Alan Goforth Mar. 22, 2016, 2:29pm


SAN FRANCISCO (Legal Newsline) – Candy maker Mars Inc. is not required to disclose possible supplier violations of forced and child labor law violations on packaging at the point of sale, the U.S. District Court for the Northern District of California recently ruled. 

Plaintiffs in Hodsdon v. Mars argued that if it had been aware that illegal labor had been used in sourcing, it would not have purchased Mars chocolate or would have paid less for it. 

The Los Angeles federal court recently ruled in favor of Nestle in a similar case brought under the state's Transparency in Supply Chains Act.

Although that court found in the Nestle case that the law recognizes a "safe harbor," attorneys for Mars used a different argument, contending that the law requires on-product disclosure only when it relates to product safety or defects.

The court added that disclosure does not include situations "where information may persuade a consumer to make different purchasing decisions."

Mars does not have a duty to disclose possible labor violations on packaging and labeling unless there is a safety risk to chocolate consumers, the court ruled. Mars, like Nestle, did disclose the prospect of illegal labor practices used in cocoa sourcing on its website.

In December, the Los Angeles court ruled in Barber vs. Nestle USA that the company had complied with the law by providing a limited customer disclosure on its website regarding its effort to ensure compliance with labor laws.

The plaintiff had alleged that Nestle was "obligated to inform consumers that some proportion of its cat food products may include seafood which was sourced from forced labor.”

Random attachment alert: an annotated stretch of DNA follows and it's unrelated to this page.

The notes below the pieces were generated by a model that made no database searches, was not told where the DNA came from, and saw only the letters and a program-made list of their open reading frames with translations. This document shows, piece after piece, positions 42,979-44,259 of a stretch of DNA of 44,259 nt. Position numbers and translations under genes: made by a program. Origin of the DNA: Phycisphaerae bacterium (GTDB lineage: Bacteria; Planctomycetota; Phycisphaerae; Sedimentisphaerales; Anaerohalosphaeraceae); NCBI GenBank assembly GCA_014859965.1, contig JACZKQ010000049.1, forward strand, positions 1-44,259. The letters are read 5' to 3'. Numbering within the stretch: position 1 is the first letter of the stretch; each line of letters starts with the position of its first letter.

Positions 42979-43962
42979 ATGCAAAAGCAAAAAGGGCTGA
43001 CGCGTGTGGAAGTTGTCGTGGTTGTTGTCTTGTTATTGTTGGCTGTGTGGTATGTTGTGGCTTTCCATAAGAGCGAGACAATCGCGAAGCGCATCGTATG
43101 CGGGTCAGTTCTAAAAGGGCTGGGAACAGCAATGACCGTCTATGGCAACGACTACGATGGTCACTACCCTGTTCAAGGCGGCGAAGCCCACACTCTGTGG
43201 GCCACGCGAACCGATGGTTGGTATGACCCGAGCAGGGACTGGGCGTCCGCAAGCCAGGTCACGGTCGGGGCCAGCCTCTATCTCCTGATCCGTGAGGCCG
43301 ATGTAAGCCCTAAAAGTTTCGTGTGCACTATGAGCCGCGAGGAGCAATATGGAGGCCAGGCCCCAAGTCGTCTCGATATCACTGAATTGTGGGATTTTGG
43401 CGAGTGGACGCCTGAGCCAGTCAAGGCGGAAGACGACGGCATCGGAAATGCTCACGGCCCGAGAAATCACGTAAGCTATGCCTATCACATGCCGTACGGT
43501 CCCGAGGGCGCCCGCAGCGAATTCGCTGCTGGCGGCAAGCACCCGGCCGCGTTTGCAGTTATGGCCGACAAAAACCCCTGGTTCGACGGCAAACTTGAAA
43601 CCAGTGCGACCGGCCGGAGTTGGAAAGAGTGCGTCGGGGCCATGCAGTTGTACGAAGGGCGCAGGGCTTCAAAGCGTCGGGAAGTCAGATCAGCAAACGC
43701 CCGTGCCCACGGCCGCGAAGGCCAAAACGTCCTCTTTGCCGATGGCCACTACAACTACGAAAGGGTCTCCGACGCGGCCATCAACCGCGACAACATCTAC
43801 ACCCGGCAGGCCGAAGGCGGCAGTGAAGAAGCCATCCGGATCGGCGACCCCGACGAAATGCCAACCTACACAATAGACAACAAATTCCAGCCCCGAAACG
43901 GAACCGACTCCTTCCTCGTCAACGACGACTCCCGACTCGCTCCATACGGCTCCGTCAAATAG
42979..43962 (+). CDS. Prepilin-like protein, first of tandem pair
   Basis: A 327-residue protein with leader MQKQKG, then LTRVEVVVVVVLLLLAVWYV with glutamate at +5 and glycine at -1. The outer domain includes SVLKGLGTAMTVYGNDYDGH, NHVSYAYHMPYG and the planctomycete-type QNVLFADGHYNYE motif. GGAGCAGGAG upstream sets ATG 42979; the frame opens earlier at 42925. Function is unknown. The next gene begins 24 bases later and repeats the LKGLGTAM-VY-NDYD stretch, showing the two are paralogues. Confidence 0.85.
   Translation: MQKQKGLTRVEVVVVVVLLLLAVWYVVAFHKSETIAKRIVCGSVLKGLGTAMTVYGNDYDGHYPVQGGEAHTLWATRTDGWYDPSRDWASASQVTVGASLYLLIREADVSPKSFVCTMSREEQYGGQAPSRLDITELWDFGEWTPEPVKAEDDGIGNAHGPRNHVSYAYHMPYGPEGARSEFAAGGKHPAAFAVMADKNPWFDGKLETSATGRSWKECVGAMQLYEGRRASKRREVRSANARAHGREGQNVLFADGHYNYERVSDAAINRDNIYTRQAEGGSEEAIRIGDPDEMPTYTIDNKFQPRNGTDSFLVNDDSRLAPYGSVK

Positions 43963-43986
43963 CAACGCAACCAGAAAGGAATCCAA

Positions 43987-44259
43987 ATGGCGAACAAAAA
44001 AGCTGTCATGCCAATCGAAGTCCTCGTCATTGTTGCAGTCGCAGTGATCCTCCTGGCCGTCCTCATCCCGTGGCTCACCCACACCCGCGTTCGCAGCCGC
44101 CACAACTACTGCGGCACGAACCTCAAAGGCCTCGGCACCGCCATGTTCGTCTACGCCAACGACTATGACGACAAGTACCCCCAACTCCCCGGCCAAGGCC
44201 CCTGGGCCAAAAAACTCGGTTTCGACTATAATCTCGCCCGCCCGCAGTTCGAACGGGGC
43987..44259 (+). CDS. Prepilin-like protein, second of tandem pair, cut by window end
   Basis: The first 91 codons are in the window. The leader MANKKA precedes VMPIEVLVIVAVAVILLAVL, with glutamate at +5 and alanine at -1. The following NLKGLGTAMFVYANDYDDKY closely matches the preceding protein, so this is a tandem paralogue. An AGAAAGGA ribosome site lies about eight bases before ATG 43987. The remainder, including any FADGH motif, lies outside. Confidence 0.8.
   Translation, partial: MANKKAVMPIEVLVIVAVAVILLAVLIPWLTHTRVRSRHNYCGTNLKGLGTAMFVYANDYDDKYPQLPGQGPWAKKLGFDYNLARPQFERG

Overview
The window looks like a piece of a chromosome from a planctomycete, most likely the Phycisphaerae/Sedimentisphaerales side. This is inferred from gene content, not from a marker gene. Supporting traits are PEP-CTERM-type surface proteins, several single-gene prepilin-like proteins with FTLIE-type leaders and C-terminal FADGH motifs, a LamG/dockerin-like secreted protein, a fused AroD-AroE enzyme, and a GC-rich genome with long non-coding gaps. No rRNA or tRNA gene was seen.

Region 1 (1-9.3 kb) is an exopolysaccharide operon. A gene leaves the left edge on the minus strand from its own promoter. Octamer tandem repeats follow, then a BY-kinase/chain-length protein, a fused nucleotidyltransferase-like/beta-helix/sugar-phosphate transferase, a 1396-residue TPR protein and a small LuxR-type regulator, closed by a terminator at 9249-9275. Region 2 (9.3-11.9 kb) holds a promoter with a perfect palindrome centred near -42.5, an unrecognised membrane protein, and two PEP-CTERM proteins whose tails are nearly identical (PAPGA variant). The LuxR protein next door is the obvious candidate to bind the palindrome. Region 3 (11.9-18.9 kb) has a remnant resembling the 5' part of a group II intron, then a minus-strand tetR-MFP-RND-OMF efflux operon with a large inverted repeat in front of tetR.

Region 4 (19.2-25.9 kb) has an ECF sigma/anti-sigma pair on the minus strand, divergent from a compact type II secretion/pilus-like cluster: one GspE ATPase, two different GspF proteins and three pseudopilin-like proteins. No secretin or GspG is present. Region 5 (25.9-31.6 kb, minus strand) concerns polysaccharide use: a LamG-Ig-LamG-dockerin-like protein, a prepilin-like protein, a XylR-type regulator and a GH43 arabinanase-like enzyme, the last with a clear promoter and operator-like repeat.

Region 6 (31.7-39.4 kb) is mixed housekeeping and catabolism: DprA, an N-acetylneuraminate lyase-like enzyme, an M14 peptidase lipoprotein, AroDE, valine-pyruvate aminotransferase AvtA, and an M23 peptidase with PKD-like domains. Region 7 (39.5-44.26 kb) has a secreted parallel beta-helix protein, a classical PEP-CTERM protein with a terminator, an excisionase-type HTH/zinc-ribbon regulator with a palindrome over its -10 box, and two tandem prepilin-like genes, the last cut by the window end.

Attorney Daniel Herling of Mintz Levin in San Francisco clarified the difference between the two cases.

"Nestle's emphasized the limited scope of the disclosure requirement of the act," Herling told Legal Newsline.

"As long as the company truthfully discloses compliance efforts it is taking, there is no need to disclose every potential risk of forced labor in its supply chains.

"The court dismissed the complaint, reasoning that neither side disputed that `some proportion of the small fishing ships used forced labor' and that it was `virtually impossible to say how pervasive the problem was.'

"The key question was whether a company has a broad duty to disclose this difficult-to-quantify risk to all consumers of its products."

Although Mars' approach was different, the result was the same.

"The plaintiffs argued they would not have purchased chocolate or paid less for it if they were aware of the illegal labor practices," Herling said. "The court dismissed the complaint, reasoning that the act does not impose a duty to disclose such issues at point of sale on packaging.

"There is no duty to disclose if the information relates only to a consumer purchasing decision. There were different approaches regarding the nature and extent of scope of the act, but the same result -- dismissal of complaint."

Despite the success of these two defendants, he doesn’t believe courts have seen the last of this type of case. He expects both decisions to be appealed, and a similar lawsuit is pending.

Plaintiffs have also sued the Hershey Co. in California's Northern District under the Transparency in Supply Chains Act. Hershey filed a motion to dismiss in January and is awaiting the court's decision.

However, Herling pointed out, defendants are batting 1.000 to this point.

"So far, the industry is 2-for-2 in defending these disclosure-based actions," he said. "We believe that if companies are proactive in disclosing their efforts toward compliance with labor laws and the Supply Chains Act, they will continue to be successful against plaintiffs’ disclosure claims."

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